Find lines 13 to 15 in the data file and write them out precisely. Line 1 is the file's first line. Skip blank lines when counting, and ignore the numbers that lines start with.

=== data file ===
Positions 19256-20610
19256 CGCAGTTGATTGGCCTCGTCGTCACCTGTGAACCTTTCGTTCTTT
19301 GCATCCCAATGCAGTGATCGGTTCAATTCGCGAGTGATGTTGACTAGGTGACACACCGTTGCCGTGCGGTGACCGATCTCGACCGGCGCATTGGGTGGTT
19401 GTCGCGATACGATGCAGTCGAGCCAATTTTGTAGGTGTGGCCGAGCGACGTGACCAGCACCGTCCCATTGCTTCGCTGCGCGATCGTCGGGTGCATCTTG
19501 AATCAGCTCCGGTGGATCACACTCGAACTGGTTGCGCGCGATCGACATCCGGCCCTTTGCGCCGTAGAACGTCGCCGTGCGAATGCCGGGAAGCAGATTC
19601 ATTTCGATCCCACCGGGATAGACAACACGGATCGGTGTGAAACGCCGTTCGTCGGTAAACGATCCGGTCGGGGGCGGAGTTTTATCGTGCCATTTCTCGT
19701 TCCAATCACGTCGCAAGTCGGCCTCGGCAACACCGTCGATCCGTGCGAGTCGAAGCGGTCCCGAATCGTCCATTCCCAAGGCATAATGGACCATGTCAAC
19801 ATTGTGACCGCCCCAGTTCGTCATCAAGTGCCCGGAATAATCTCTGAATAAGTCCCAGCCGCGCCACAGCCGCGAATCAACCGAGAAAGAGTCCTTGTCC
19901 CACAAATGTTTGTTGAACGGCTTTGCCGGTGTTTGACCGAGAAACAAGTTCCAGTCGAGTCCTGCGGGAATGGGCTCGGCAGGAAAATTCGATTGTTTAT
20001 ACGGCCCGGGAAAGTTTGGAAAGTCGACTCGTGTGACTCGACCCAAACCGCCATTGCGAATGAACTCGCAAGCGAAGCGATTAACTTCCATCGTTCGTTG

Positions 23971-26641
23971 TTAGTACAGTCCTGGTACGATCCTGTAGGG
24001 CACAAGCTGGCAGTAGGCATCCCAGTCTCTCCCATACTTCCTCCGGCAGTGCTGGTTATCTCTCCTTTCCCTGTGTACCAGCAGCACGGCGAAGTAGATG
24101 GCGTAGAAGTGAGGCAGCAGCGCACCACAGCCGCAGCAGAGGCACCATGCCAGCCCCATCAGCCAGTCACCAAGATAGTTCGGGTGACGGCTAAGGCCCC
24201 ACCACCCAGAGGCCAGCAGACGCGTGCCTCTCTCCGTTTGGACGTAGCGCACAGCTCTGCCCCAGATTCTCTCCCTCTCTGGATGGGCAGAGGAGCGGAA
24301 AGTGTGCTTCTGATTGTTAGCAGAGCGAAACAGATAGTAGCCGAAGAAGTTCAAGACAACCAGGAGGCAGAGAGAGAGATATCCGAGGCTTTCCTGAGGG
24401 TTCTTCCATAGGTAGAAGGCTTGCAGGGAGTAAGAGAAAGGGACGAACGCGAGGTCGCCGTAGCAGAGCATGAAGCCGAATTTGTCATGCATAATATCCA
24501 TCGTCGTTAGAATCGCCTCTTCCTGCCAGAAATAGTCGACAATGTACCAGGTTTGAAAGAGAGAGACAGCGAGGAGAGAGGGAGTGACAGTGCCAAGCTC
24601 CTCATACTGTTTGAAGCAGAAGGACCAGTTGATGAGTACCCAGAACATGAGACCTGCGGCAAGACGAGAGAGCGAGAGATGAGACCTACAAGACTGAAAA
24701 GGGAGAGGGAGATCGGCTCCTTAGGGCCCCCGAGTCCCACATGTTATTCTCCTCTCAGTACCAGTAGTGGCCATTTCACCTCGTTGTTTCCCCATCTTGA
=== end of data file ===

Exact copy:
24001 CACAAGCTGGCAGTAGGCATCCCAGTCTCTCCCATACTTCCTCCGGCAGTGCTGGTTATCTCTCCTTTCCCTGTGTACCAGCAGCACGGCGAAGTAGATG
24101 GCGTAGAAGTGAGGCAGCAGCGCACCACAGCCGCAGCAGAGGCACCATGCCAGCCCCATCAGCCAGTCACCAAGATAGTTCGGGTGACGGCTAAGGCCCC
24201 ACCACCCAGAGGCCAGCAGACGCGTGCCTCTCTCCGTTTGGACGTAGCGCACAGCTCTGCCCCAGATTCTCTCCCTCTCTGGATGGGCAGAGGAGCGGAA